Fluoride is common household name. It is found in drinking water, toothpaste, mouth washes, household chemicals and cosmetics to name a few. Recent research has shown that fluoride may actually be dangerous to human health and well being. Some researchers have reported no significant difference between the use of fluoridated and non-fluoridated water with regards to reduction in tooth decay. In addition, fluoride is associated with cancer, tumor formation, skeletal fluorosis, accelerated aging and a whole range of medical conditions. It is highly questionable and of great public health concern whether the minuscule health benefits if any derived from the use of fluoride in drinking water and in other products out weights the much larger negative health effects.

Introduction:

The Problem:Fluoride has been used as an important tooth-decay fighting chemical found in water, mouth washes and toothpaste. Recently, the FDA has approved the claim on bottled water containing fluoride at a concentration of 0.6 mg to 1.0 mg per liter to include the statement that “drinking fluoridated water may reduce the risk of tooth decay”. But how safe is fluoride in drinking water? What is the possible health risks associated with the use of fluoride? And how effective is fluoride in preventing tooth decay? These unanswered questions further highlight the need for scientifically sound information on the possible relationship between fluoride and potential health risks.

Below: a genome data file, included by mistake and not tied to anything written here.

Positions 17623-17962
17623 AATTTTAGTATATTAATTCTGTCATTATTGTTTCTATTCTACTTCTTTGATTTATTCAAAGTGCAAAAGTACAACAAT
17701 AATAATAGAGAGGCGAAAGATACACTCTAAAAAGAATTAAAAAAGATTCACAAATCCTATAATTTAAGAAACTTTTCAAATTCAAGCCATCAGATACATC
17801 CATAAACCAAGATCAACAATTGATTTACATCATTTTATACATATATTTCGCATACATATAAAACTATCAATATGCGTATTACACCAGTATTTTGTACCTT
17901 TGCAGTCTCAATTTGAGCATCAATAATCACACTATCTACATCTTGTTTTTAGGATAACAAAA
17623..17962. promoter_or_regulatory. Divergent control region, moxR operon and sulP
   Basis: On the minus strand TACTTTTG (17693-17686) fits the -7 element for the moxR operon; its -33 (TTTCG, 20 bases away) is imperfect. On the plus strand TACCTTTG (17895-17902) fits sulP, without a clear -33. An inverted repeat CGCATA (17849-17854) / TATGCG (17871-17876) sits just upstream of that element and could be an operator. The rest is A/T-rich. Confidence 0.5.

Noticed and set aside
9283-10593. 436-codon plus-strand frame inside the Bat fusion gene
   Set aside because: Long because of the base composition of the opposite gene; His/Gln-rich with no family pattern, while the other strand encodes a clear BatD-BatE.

Centers for Disease Control (CDC) policy on fluoridated tap water supports the view that widespread use of fluoride has been a major factor in the decline in the prevalence and severity of tooth decay. This policy is in accordance with the UK Food Standards Agency and the FDA findings that fluoridated water may reduce tooth decay. But, these findings have been questioned recently and there now exist a growing body of information/evidence that suggest that fluoride use may in fact be dangerous to human health and does not significantly reduce tooth decay in controlled studies.

The purpose of the present study is to educate and to inform the public and consumers about the health significance with particular reference to health risks associated with the use of fluoride in drinking water and other fluoride containing products.

Agencies/bodies that provided evidence against fluoride use are:

 The National Institute of Environmental and Health in 1990 found that fluoride causes cancer.